Active Learning - tutor2u

Active Learning - tutor2u

Learning how to learn ACTIVE LEARNING AND EFFECTIVE NOTE MAKING Groundhog Day lessons Groundhog Day: a film where Bill Murray relives the same day over and over again Groundhog lesson: where a teacher teaches the same topic over and over again Why: students have failed to learn how to learn

Have we done this before Sir? Why do goldfish never get bored in a bowl They cannot remember We humans can but Sights, sounds, sensations exist in short term memory for 30 seconds Memory: our ability to learn something, then store it, retain it and recall it when needed Without a conscious effort

we will forget How to acquire memories Your memory is like a wheat field Memories brain pathway Long term memory is made by creating synaptic pathways connecting neurons in the brain Memory is a path of brain cells We remember by re-treading that path So you want to remember? Creating academic

memories requires activity There are three simple steps to better remember things 1. 2. 3. Active listening in the first place to create a path Effective note taking to create beaten down pathway Revisit past learning by rereading class notes, regularly ie at least fortnightly

Passive v Active listening Learning first requires listening What happens if your mind is switched off in the classroom Active listening requires 1. 2. Silence: to allow the other person to speak and be heard. Concentration: bringing all your mind to hear and understand what the other

person is really saying Active listening is made easier by adopting effective note making tactics. What did I just say Passive note taking Traditional note taking Copying words off the board is passive and almost pointless class PowerPoints can be downloaded

Most people can copy and think about something completely different at the same time Far better to opt for active note making Cornell method ( adapted) 2 Questions and keywords Cornell method: widely used in Ivy League colleges Divide a page into three areas 1 Notes: key points made in lesson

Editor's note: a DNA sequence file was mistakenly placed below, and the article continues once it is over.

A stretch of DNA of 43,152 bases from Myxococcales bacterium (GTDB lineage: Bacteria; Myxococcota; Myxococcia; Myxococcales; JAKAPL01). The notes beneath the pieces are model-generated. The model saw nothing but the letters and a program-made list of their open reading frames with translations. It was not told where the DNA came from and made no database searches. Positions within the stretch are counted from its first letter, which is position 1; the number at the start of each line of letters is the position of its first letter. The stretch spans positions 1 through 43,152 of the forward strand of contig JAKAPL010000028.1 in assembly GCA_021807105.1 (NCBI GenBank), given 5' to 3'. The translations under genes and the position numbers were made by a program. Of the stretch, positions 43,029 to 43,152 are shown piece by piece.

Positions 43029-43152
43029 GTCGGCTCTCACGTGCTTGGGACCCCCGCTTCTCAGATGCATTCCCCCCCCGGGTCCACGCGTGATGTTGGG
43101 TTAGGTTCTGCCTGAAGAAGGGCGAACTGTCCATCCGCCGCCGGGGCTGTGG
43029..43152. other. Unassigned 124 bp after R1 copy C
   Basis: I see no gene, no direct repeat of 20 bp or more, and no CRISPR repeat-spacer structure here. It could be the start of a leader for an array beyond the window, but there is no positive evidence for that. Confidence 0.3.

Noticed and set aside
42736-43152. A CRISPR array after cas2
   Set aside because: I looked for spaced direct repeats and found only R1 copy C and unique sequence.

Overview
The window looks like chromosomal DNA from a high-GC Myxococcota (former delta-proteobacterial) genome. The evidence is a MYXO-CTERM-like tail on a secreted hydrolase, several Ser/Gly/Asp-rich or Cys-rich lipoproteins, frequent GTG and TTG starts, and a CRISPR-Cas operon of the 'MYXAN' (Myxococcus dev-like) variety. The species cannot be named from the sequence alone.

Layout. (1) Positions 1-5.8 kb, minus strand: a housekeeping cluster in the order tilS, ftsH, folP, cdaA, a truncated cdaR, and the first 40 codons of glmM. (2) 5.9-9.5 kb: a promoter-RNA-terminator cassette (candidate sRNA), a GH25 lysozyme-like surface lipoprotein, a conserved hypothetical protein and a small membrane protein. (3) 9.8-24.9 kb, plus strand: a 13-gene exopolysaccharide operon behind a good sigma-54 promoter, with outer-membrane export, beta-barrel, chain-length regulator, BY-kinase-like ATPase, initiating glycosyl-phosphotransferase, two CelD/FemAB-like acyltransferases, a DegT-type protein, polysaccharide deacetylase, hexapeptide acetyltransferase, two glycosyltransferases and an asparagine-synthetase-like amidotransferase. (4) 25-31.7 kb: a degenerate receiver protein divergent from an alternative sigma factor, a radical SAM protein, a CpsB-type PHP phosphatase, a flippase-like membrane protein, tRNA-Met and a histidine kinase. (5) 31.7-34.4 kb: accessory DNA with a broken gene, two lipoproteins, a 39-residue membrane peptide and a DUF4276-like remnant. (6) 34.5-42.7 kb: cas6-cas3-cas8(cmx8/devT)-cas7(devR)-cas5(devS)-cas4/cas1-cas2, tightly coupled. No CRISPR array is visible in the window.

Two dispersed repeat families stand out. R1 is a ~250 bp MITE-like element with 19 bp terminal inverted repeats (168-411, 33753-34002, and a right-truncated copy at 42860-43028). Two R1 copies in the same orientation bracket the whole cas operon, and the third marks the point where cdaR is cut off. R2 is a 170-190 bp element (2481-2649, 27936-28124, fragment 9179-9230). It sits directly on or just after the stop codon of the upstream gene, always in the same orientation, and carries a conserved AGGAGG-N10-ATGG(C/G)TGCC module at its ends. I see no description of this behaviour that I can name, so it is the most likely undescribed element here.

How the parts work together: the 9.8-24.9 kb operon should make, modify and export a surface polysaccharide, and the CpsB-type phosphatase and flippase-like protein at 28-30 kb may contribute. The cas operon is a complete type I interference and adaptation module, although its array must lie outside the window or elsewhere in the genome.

3 Summary of key points Notes area Topic Key points in this area. Use Headings Short sharp simple phrases Abbreviations and symbols Date

In the notes area add a topic and date for reference key ideas made during a lesson Notes Have headings Are clear and concise Add underlining and colour after a lesson for emphasis Experiment with colour and underlining Use colour for emphasis eg Underlining adds emphasis

red for a disadvantage or weakness green for an advantage or strength strengths and weaknesses strengths and weaknesses strengths and weaknesses Add keywords, points to follow up and notes for further reading here Questions and keywords area Use the left-hand column to record: Key words and their definition Questions raised by the talk, for follow-up

Notes from research undertaken after the lesson Summary area After class, use the bottom column to write a brief summary of the notes on the page Taking quicker notes: use symbols > Change in

Greater than < Leads to Less than Decrea

se Sum or total Increase % percentage Therefore Good

x Becaus e Bad Taking quick notes: use abbreviations Common abbreviations Cf: compare Eg: for example Min: minimum Max: maximum Etc: and so forth Specialist abbreviations

BoE: Bank of England PED: Price elasticity of demand DD: demand SS: supply EMP: equilibrium market price Govt: government Cet par: all other things being equal So what Creating long-term memories is a process Step one: active listening and note making during lessons step two: additional notes and

annotations after lessons Step three: persistent and consistent rereading of notes Standing homework: add extra notes add colour and underlining create a summary Reread last lessons notes before class He read notes taken in all lessons at least fortnightly

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